Know the rules, don’t get burned

When you rent an apartment, you enter into a contract with your landlord, so it’s important that you understand all the terms and conditions of that contract.

Your landlord or an agent of your landlord will likely go over your lease with you at the time of your signing or have you read it before you sign. This is the best time to ask for clarification if there’s anything you’re not sure about. But this should not be the last time you ever look at your lease.

security deposit, lease
Knowing the ins and outs of your lease is key to saving you money and aggravation if any issues should arise.

You will receive a copy of your lease that, of course, you should keep on file in a safe place. When you first receive that copy, you should look it over and refresh yourself on the important points:

  • The amount of your rent, when it’s due, and how you are to pay and where you should send/bring it
  • Late fees, fees for bad checks, and other charges you could incur
  • What utilities are included in rent and what you need to pay yourself
  • The duration of the lease, especially the exact end date
  • Rules about renewing your lease and when you can expect to receive a renewal notice
  • Rules about ending your lease early in the event of a job transfer or other situation
  • Parking regulations
  • How to report maintenance issues and other concerns
  • What, if anything, your are responsible for by way of repairs (most commonly, renters are responsible for changing light bulbs and batteries in smoke detectors)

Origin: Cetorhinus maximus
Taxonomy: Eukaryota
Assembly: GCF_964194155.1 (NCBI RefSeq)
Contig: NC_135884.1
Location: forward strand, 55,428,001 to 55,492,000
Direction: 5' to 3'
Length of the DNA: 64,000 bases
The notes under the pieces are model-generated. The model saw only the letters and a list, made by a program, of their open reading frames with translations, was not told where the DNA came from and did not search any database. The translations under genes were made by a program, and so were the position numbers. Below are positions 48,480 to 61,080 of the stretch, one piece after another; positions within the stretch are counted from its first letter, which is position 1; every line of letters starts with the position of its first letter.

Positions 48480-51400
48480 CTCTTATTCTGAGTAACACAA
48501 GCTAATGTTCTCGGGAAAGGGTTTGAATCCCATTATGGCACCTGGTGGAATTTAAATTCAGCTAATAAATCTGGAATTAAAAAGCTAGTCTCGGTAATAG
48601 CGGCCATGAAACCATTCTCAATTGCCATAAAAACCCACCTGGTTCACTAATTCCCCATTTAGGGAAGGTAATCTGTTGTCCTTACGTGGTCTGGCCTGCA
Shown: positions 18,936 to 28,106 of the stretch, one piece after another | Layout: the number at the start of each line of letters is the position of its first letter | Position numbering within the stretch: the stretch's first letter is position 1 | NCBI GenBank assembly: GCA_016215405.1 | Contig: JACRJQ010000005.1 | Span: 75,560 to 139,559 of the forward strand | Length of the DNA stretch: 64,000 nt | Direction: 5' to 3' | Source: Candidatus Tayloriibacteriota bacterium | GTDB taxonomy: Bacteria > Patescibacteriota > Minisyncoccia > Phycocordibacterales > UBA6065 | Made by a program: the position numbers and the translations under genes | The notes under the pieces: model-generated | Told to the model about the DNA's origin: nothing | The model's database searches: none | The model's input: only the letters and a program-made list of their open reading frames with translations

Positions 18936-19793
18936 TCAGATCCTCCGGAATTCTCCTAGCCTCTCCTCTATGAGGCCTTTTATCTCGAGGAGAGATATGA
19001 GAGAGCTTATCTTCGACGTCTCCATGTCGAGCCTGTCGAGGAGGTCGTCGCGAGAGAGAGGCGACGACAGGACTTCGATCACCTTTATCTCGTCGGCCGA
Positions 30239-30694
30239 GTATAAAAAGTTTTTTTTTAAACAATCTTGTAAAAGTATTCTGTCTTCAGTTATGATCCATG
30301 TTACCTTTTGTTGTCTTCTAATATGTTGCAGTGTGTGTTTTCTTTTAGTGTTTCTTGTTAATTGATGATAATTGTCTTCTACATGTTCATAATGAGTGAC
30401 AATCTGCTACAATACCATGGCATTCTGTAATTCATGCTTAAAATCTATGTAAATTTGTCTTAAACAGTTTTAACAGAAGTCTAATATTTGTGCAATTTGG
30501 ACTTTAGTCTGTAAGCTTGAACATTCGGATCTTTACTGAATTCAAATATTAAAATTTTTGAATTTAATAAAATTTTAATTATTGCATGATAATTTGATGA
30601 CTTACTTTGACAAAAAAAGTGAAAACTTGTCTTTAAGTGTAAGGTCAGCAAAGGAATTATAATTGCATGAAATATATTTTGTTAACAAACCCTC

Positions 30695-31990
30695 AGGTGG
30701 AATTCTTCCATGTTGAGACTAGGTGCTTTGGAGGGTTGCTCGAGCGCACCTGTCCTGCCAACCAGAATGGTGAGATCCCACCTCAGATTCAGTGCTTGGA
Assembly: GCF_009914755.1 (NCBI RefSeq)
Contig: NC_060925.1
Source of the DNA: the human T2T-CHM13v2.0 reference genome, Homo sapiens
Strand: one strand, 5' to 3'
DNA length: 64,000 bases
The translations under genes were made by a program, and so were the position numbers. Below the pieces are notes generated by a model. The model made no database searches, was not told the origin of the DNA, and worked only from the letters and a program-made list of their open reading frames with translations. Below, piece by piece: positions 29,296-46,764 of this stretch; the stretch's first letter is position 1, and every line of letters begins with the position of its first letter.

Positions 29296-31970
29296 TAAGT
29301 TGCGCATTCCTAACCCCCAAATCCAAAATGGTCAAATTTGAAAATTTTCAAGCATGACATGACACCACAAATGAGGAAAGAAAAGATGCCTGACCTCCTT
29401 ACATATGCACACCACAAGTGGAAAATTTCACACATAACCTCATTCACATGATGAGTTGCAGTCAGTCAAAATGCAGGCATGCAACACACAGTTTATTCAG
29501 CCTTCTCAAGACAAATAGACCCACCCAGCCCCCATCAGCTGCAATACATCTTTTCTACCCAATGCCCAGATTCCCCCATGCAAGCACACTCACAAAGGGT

• Your landlord’s contact information
  • Your exact address
  • Stipulations regarding your security deposit (when will it be returned, and what do you have to do when you move out to ensure its return)

Yes, some of these points are basic, but you’d be surprised what can slip your mind amidst the chaos of moving. Plus, if you give everything a second look right away, you’ll be more likely to remember it later on when things like renewing your lease become a more immediate concern. When you come across phone numbers for maintenance and your landlord’s office, save them in your phone and also write them down in an address book or save them in some other secondary location.

If you have a question for your landlord about something, take a moment to pull your lease out of its safe spot and see if anything written in it answers your question. If not, call your landlord and ask. If you’re even the least bit unsure about what your lease states about a certain issue, such as under what conditions you would be allowed to end the lease early, call your landlord for clarification and write yourself a note to attach to the lease for future reference. When you’re done, remember to put the lease back in its safe spot.

Knowing your lease is the key to having a good experience renting, so if it’s been a while since you looked at yours and you’re fuzzy on the terms, pull it out and give it a read.

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